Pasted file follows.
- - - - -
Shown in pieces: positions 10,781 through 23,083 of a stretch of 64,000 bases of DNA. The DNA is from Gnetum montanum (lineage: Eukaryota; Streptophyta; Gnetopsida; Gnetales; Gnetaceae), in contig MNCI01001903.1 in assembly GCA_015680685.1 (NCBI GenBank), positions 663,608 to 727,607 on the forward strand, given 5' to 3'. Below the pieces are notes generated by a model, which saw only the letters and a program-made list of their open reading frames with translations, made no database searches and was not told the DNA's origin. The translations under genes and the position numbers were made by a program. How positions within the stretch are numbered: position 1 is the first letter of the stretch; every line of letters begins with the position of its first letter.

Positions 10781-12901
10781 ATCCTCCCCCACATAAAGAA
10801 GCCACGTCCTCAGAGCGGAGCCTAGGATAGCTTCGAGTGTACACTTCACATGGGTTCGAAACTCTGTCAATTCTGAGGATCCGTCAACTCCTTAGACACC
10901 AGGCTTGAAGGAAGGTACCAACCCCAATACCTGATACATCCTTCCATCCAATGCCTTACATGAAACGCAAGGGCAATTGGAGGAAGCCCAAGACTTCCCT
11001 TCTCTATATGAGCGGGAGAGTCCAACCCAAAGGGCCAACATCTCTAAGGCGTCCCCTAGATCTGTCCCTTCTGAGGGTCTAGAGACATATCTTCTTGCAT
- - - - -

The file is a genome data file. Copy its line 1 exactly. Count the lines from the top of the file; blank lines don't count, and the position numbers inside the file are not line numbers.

Shown in pieces: positions 10,781 through 23,083 of a stretch of 64,000 bases of DNA. The DNA is from Gnetum montanum (lineage: Eukaryota; Streptophyta; Gnetopsida; Gnetales; Gnetaceae), in contig MNCI01001903.1 in assembly GCA_015680685.1 (NCBI GenBank), positions 663,608 to 727,607 on the forward strand, given 5' to 3'. Below the pieces are notes generated by a model, which saw only the letters and a program-made list of their open reading frames with translations, made no database searches and was not told the DNA's origin. The translations under genes and the position numbers were made by a program. How positions within the stretch are numbered: position 1 is the first letter of the stretch; every line of letters begins with the position of its first letter.